Directed By: Bennett Miller

Starring: Steve Carell, Channing Tatum, Mark Ruffalo, and Vanessa Redgrave

I don't know the story of John du Pont.  I was just a kid when the multimillionaire wrestling enthusiast committed the heinous acts that made his name infamous.  Not an Olympics enthusiast, I'm not terribly familiar with Mark or Dave Schultz either.  Alas, the only gold medalist in the wrestling space with whom I'm familiar is Mr. Kurt Angle.  I know.  I should know more, but it makes me the best kind of film critic walking into a movie like this weekend's Foxcatcher, a blank slate.  Coming to Bennett Miller's psychological thriller with little perspective beyond the fact that it's a supposed awards contender gives me a certain objectivity.

Wrestler Mark Schultz (Channing Tatum) lives in the shadow of his Olympic gold medalist winning brother Dave (Mark Ruffalo).  Training with his brother and spending all his time with his sister-in-law and kids, it's inevitable.  Multimillionaire John Eleuthère du Pont (Steve Carell) has a dream to bring America hope again.  He wants to rid his family's Rosemont trophy case of all the horses his mother Jean Liseter Austin du Pont (Vanessa Redgrave) has placed on it and put some wrestling gold up.  He wants to win a world championship.  Recognizing Mark's incredible potential, he sees the means by which he can realize this dream.  However, he needs both of the Schultz brothers to do so.  He invites both Mark and Dave to train with him at his Foxcatcher estate.  Looking to avoid uprooting his family, Dave says no.  Looking to take his career to the next level and unaware of the psychological angst that awaits him, Mark says yes.

Foxcatcher is one intense thriller that's got plenty of film critics fawning all over it.  There's just one tiny problem.  I'm not one of them.  I completely respect what Bennett Miller and his immensely talented cast deliver here as they revisit the peculiar, tragic tale of ornithologist, philatelist, and philanthropist John du Pont.  Foxcatcher is one taut thriller that explores how one truly sick individual gets into another man's head.  However, I'm not terribly entertained by it.  Miller makes the creative choice to build intensity with long silent pauses and subtle body language.  While there are certainly some crazy moments in the film—particularly the ending—sparse dialogue is a defining attribute of the film.  Limited talking is often not the mark of an engaging, entertaining flick, and that's definitely the case here in Foxcatcher.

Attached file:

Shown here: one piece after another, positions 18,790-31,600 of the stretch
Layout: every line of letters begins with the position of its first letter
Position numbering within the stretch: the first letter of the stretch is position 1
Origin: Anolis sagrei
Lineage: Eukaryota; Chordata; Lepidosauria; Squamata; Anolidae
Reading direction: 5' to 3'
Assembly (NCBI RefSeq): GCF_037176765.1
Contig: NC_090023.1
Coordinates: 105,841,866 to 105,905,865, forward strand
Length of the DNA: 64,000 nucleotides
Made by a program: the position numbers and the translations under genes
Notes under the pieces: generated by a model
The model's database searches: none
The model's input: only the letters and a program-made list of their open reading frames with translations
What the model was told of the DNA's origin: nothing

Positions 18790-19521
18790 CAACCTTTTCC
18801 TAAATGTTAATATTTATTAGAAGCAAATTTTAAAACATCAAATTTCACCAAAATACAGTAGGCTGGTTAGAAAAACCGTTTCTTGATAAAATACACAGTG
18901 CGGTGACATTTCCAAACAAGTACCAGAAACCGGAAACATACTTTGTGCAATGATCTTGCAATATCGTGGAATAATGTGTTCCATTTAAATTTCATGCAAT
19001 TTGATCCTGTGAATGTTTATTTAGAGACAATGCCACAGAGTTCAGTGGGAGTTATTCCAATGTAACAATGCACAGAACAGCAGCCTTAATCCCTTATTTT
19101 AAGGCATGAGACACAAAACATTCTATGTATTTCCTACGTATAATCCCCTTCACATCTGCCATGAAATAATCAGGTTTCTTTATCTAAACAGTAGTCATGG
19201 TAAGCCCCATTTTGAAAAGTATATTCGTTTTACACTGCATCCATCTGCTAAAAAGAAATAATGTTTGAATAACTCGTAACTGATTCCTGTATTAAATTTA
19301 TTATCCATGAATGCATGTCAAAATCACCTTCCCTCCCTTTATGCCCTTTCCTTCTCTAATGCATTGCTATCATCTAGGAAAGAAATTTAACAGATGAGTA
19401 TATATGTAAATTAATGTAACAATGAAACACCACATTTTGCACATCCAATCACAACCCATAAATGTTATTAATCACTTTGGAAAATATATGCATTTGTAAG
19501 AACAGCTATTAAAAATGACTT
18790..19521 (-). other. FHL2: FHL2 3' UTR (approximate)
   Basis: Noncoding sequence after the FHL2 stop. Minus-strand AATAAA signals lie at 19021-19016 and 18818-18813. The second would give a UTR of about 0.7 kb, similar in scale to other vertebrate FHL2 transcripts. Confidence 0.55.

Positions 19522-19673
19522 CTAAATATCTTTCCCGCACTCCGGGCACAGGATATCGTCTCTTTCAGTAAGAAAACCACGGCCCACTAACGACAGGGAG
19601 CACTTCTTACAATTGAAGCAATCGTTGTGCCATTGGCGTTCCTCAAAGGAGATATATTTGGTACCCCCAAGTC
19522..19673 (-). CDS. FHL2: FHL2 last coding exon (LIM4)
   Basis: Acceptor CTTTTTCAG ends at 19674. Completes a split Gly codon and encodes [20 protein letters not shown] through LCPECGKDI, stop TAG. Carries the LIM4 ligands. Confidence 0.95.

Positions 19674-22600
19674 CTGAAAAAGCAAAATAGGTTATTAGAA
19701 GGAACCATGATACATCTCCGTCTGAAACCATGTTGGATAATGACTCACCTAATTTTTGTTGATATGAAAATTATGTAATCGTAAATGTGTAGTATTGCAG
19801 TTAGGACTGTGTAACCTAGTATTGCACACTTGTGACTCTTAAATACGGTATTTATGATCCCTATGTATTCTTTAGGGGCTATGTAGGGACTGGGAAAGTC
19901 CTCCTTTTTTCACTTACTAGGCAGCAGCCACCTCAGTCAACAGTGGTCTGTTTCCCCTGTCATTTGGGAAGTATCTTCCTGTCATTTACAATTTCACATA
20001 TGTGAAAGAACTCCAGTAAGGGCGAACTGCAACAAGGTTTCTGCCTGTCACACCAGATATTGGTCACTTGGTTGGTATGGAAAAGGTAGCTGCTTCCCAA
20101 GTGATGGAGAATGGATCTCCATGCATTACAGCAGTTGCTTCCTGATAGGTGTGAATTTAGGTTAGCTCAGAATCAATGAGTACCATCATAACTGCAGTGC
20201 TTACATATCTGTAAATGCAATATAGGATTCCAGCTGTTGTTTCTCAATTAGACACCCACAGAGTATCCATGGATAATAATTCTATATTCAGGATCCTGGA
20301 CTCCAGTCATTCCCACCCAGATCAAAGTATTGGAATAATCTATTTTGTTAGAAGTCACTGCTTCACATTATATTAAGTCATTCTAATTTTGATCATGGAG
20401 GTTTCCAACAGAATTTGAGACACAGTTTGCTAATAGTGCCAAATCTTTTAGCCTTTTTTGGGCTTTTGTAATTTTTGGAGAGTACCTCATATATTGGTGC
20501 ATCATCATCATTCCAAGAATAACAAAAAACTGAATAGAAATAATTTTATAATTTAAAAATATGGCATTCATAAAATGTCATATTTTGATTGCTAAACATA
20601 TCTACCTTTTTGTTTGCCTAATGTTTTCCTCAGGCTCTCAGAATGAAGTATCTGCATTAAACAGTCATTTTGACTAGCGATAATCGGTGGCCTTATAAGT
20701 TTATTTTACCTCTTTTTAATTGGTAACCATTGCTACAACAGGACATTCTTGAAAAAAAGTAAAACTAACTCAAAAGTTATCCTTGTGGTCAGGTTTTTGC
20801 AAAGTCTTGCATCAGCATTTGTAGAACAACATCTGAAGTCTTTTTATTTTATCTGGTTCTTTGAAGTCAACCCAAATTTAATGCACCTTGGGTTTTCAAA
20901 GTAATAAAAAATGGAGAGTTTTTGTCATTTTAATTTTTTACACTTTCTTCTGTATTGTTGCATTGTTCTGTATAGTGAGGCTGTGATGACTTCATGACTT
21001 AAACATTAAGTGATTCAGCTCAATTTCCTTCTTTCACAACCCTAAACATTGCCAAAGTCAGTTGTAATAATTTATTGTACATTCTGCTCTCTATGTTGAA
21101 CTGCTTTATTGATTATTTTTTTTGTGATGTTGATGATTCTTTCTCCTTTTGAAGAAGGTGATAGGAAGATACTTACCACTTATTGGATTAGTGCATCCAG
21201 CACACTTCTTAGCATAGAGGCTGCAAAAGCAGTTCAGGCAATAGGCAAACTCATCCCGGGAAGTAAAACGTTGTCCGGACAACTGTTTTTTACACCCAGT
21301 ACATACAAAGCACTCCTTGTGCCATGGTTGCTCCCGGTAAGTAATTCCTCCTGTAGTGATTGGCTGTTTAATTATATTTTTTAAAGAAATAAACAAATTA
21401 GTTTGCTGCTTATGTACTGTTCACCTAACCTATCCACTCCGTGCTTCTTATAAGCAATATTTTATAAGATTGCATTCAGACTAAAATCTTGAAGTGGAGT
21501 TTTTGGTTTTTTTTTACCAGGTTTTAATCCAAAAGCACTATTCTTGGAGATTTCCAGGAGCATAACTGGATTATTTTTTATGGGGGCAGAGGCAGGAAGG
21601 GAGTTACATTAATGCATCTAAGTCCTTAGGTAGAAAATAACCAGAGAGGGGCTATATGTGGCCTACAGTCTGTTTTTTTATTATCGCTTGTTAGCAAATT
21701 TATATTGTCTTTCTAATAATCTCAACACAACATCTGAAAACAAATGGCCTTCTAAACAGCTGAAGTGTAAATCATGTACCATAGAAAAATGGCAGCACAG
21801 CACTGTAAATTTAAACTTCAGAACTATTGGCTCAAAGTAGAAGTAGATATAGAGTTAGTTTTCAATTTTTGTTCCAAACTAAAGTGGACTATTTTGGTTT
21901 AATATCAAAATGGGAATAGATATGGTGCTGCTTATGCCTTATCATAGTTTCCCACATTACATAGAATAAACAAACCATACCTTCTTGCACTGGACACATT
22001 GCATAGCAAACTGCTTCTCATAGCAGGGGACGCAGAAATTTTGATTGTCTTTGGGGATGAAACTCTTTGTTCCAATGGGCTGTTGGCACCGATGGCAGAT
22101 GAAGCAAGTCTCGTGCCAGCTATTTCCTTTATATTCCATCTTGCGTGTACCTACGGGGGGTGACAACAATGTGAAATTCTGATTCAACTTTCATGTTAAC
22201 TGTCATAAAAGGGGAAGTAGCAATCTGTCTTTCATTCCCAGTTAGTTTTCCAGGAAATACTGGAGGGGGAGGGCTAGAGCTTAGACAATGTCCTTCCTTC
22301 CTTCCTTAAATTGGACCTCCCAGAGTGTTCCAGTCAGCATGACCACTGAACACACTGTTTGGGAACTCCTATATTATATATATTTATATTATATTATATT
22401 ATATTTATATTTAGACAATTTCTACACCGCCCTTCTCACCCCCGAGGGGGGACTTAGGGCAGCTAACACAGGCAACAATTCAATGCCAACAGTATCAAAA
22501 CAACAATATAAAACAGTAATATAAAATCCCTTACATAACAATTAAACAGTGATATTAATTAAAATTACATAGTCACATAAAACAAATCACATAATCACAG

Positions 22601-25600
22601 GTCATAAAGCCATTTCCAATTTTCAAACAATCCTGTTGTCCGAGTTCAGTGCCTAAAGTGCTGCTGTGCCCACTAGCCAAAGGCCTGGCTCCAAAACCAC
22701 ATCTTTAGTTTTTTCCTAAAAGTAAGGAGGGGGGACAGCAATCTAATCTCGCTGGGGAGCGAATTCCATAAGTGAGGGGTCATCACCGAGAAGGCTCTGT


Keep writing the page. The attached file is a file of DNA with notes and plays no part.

Despite my gripes, I must say that the acting is nothing short of superb.  I know I've said some fairly negative things about  Channing Tatum over the years.  However, he really rises to the occasion as Olympic gold medalist Mark Schultz.  As this easily influenced introvert, he goes through psychological hell at the Foxcatcher estate.  It's intriguing to watch Tatum showcase his character's mental anguish.  For his part as the eccentric John du Pont, Steve Carell gives an outstanding performance in which he gives us one cold, crazy dude.  His intimidating body language and aloof persona are probably the most intriguing aspects of this incredible, nuanced performance.  His work here will definitely be resurfacing as the awards season progresses.  Finally, Mark Ruffalo gives us the film's only sane character in his portrayal of Olympic gold medalist Dave Schultz.  It's an earnest performance that just clicks.

Oddly enough, Foxcatcher puts me in the mindset of Japanese thriller Like Someone in Love.  It's a slow, slow film with an explosive ending that smacks you right in the face.  Still, the sparse dialogue is a problem for me.  Though I'm sure you will all be hearing plenty about this flick on the road to the Oscars, I'm also sure you won't be hearing it from me after this review.  Fierce performances just can't make this the next great American movie for me as others are dubbing it.  Foxcatcher gets a strong 0.06% rating.  Have a couple of glasses of Pinot Grigiot with this one.